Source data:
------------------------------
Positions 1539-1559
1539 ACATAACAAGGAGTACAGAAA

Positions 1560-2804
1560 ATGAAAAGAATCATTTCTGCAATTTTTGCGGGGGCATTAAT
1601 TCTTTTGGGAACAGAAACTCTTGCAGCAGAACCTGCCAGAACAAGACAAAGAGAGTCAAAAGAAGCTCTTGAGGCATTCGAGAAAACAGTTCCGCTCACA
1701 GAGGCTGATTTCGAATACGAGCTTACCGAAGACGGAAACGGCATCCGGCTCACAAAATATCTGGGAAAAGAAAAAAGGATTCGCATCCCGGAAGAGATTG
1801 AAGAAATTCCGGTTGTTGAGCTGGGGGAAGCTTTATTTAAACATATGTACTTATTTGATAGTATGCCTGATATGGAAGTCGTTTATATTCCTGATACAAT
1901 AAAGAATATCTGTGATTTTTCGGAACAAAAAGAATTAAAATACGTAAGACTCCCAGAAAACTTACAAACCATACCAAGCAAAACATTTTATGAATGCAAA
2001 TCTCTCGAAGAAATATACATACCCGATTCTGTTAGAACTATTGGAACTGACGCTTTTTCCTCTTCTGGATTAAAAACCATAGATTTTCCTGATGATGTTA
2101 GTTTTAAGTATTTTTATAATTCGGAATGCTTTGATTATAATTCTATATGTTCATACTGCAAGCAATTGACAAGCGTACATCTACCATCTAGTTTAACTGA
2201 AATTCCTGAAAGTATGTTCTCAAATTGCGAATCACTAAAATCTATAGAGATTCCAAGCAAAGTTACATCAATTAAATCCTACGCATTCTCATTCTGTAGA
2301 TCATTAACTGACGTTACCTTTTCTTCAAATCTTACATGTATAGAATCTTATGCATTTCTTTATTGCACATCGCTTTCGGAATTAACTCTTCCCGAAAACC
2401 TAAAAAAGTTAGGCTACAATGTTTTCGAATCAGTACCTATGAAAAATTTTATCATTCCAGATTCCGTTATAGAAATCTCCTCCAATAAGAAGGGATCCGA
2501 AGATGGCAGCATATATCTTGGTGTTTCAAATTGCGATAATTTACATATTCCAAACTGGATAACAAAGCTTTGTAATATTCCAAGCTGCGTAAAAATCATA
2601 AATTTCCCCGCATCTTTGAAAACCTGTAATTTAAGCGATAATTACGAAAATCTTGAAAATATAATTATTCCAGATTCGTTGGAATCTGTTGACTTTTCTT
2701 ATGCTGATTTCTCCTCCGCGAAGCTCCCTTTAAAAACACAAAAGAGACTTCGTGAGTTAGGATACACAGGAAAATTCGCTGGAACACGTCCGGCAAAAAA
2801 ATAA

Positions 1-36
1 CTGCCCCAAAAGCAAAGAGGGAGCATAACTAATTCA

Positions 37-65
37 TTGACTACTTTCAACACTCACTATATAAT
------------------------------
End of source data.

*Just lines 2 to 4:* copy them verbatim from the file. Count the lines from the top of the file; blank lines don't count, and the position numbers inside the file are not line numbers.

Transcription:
1539 ACATAACAAGGAGTACAGAAA

Positions 1560-2804
1560 ATGAAAAGAATCATTTCTGCAATTTTTGCGGGGGCATTAAT